Remedial Education for Berkeley Law Faculty

Or at least for John Yoo, who argues:

Courts award damages based on the harm to the victim and the harm to society. Suppose you thought that the Iraq war was a mistake. If so, isn’t the proper remedy to restore Saddam Hussein’s family and the Baath Party to power in Iraq? If you are unwilling to consider that remedy, aren’t you conceding that on balance, the benefits of the war outweigh the costs?

Uh, that would be no and no.

This is first-year Tort Law.  The point of damages is to compensate the victim.  No one who opposed the war or who thinks it was a mistake (or even a crime) believes that Saddam Hussein was its victim.  Maybe they think that Iraqis were the victims.  Maybe they think that the American soldiers were the victims.  So they would the ones who deserve compensation.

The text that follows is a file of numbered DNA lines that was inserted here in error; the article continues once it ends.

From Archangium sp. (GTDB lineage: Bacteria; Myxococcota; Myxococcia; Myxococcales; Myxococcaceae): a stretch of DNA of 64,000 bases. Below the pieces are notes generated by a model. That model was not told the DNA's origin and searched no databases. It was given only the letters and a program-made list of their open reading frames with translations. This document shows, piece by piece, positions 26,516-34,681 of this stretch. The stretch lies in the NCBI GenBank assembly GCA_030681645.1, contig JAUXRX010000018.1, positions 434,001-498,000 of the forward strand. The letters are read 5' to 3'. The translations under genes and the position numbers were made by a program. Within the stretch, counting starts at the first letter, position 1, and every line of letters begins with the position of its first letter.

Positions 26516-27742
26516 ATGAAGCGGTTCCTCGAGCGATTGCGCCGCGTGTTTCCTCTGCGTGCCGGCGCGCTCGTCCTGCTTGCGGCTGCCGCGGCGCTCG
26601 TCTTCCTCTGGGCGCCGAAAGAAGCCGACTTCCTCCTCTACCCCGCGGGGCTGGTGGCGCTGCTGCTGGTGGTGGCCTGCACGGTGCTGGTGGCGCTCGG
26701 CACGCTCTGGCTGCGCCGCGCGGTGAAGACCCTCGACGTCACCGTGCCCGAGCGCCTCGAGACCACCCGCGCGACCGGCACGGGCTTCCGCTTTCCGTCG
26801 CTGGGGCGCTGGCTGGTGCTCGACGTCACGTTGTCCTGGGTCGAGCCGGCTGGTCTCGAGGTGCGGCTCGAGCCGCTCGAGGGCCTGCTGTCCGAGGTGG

It is also first-year Property Law, specifically nuisance law.  Lots of times someone should get compensated for a nuisance even though the activity itself is beneficial overall.  As I mentioned a couple of weeks ago, the Restatement standard for private nuisance awards damages if the harm is serious even if the activity’s utility is greater than its harm.

Of course, acknowledging either of these things would also require acknowledging America’s moral obligation in reconstructing Iraq, or in assisting our soldiers and their families in re-integrating themselves into US society.  Republicans oppose most foreign aid (except to Israel), and thanks to the GOP’s sequester strategy, scholarships for these veterans and their children have been slashed.

Maybe it’s time for some remedial classes.

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